Here it is. Was this what you were waiting for?
IR-2012-65, June 26, 2012
WASHINGTON — The Internal Revenue Service today announced a plan to help U.S. citizens residing overseas, including dual citizens, catch up with tax filing obligations and provide assistance for people with foreign retirement plan issues.
“Today we are announcing a series of common-sense steps to help U.S. citizens abroad get current with their tax obligations and resolve pension issues,” said IRS Commissioner Doug Shulman.
Shulman announced the IRS will provide a new option to help some U.S. citizens and others residing abroad who haven’t been filing tax returns and provide them a chance to catch up with their tax filing obligations if they owe little or no back taxes. The new procedure will go into effect on Sept. 1, 2012.
The IRS is aware that some U.S. taxpayers living abroad have failed to timely file U.S. federal income tax returns or Reports of Foreign Bank and Financial Accounts (FBARs). Some of these taxpayers have recently become aware of their filing requirements and want to comply with the law.
To help these taxpayers, the IRS offered the new procedures that will allow taxpayers who are low compliance risks to get current with their tax requirements without facing penalties or additional enforcement action. These people generally will have simple tax returns and owe $1,500 or less in tax for any of the covered years.
The IRS also announced that the new procedures will allow resolution of certain issues related to certain foreign retirement plans (such as Canadian Registered Retirement Savings Plans). In some circumstances, tax treaties allow for income deferral under U.S. tax law, but only if an election is made on a timely basis. The streamlined procedures will be made available to resolve low compliance risk situations even though this election was not made on a timely basis.
Taxpayers using the new procedures announced today will be required to file delinquent tax returns along with appropriate related information returns for the past three years, and to file delinquent FBARs for the past six years. Submissions from taxpayers that present higher compliance risk will be subject to a more thorough review and potentially subject to an audit, which could cover more than three tax years.
The IRS also announced its offshore voluntary disclosure programs have exceeded the $5 billion mark, released new details regarding the voluntary disclosure program announced in January and closed a loophole used by some U.S. citizens. See IR-2012-64 for more.
IRS Says Offshore Effort Tops $5 Billion, Announces New Details on the Voluntary Disclosure Program and Closing of Off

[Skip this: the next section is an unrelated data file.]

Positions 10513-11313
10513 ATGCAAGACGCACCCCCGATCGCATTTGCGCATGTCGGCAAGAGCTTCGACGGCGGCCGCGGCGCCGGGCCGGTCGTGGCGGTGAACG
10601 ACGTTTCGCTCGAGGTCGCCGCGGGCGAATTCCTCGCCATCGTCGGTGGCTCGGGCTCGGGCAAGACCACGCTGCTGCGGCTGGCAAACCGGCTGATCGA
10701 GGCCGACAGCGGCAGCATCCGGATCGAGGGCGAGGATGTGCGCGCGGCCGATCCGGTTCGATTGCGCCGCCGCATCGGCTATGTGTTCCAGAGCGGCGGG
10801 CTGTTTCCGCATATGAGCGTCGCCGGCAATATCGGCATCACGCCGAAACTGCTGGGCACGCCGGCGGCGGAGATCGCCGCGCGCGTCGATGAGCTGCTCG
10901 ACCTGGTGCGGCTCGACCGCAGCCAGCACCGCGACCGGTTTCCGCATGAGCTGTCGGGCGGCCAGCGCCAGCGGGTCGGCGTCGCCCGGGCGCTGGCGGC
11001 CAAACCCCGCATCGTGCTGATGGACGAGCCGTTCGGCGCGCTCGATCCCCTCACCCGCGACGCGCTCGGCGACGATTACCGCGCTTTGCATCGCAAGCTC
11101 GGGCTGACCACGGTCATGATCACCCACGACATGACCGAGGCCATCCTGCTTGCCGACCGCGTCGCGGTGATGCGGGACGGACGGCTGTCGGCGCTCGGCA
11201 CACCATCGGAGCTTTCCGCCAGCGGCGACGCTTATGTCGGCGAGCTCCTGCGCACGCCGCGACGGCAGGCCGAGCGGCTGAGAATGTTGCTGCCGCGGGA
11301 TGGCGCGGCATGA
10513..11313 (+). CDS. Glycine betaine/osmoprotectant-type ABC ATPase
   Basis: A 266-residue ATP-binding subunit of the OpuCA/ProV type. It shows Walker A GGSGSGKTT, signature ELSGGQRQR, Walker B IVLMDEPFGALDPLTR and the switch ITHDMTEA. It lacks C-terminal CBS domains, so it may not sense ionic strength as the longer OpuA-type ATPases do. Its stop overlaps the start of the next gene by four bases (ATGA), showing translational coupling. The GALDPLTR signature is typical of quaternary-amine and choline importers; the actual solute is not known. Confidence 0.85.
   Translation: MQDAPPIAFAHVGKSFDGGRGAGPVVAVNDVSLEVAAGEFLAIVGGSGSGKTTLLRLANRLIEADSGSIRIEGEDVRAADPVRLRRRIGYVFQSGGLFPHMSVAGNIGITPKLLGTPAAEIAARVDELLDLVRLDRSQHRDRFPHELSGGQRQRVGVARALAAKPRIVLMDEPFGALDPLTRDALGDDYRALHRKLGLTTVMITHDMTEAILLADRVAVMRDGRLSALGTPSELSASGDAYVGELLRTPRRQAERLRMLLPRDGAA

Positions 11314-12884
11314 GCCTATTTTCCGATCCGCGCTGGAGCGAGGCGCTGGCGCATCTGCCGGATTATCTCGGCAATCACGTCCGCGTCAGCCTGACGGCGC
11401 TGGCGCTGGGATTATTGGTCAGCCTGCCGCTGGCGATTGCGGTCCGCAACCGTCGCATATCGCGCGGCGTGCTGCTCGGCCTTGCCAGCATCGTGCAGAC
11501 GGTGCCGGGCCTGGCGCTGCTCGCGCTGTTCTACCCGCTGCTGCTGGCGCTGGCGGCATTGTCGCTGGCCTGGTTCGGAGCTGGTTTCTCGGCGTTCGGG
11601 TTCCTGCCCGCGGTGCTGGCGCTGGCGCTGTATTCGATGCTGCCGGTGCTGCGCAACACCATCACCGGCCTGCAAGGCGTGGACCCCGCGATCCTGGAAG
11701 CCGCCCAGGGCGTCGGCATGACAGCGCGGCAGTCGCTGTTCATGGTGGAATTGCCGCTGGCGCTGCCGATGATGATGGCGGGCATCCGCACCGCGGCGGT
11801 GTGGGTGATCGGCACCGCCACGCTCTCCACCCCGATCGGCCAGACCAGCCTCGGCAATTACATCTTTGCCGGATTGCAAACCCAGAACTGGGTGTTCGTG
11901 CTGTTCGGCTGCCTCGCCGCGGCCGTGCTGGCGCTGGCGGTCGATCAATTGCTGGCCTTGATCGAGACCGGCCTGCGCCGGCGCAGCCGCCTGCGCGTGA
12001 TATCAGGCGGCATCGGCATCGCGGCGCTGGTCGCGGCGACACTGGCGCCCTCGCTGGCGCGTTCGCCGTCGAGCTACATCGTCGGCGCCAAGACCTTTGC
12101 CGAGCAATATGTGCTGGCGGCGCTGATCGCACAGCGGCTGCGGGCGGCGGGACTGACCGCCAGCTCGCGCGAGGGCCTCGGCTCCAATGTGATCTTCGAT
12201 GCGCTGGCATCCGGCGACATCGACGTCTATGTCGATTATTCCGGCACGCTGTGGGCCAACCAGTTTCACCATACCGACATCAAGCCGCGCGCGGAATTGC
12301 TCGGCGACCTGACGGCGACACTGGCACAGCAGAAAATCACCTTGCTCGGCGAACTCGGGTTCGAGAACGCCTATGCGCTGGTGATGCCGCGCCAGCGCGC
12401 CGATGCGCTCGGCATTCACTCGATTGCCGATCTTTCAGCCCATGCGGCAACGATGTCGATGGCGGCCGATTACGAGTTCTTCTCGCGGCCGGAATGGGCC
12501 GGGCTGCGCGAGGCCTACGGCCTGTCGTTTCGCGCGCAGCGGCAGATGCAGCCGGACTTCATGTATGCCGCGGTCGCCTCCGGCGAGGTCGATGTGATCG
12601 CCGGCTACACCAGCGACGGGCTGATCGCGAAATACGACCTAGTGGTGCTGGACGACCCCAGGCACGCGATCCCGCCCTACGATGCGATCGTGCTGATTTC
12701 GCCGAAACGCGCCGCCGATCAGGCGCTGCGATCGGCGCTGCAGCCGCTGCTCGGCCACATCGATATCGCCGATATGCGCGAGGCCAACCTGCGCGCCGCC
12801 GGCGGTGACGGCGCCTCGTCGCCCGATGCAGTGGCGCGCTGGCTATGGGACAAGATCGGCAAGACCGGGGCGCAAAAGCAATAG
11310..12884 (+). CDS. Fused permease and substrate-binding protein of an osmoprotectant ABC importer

WASHINGTON — The Internal Revenue Service today announced that its offshore voluntary disclosure programs have exceeded the $5 billion mark and released new details regarding the voluntary disclosure program announced in January, including tightening the eligibility requirements.
“We continue to make strong progress in our international compliance efforts that help ensure honest taxpayers are not footing the bill for those hiding assets offshore,” said IRS Commissioner Doug Shulman. “People are finding it tougher and tougher to keep their assets hidden in offshore accounts.”
Shulman said the IRS offshore voluntary disclosure programs have so far resulted in the collection of more than $5 billion in back taxes, interest and penalties from 33,000 voluntary disclosures made under the first two programs. In addition, another 1,500 disclosures have been made under the new program announced in January.
The voluntary disclosure programs are part of a wider effort by the IRS to stop offshore tax evasion and ensure tax compliance. This includes beefed up enforcement, criminal prosecution and implementation of third-party reporting through the Foreign Account Tax Compliance Act ( FATCA).
The IRS also closed a loophole that’s been used by some taxpayers with offshore accounts. Under existing law, if a taxpayer challenges in a foreign court the disclosure of tax information by that government, the taxpayer is required to notify the U.S. Justice Department of the appeal.
The IRS said that if the taxpayer fails to comply with this law and does not notify the U.S. Justice Department of the foreign appeal, the taxpayer will no longer be eligible for the Offshore Voluntary Disclosure Program ( OVDP). The IRS also put taxpayers on notice that their eligibility for OVDP could be terminated once the U.S. government has taken action in connection with their specific financial institution.
Additional details of these eligibility issues are available in a new set of questions and answers released today on the current OVDP, which was announced in January ( see IR-2012-5). The IRS reopened the OVDP following continued strong interest from taxpayers and tax practitioners after the closure of the 2011 and 2009 programs.
This program – which helps bring people back into the tax system — will be open for an indefinite period until otherwise announced. The program is similar to the 2011 program in many ways, but with a few key differences. Unlike last year, there is no set deadline for people to apply. However, the terms of the program could change at any time going forward.
Under the current OVDP, the offshore penalty has been raised to 27.5 percent from 25 percent in the 2011 program. The reduced penalty categories of 5 percent and 12.5 percent are still available.
The IRS also announced a plan to help U.S. citizens residing overseas to catch up with tax filing obligations and assistance for people with foreign retirement plan issues. See IR-2012-65 for more.
Editor’s note: Here are more details on the procedure:
New Filing Compliance Procedures for Non-Resident U.S. Taxpayers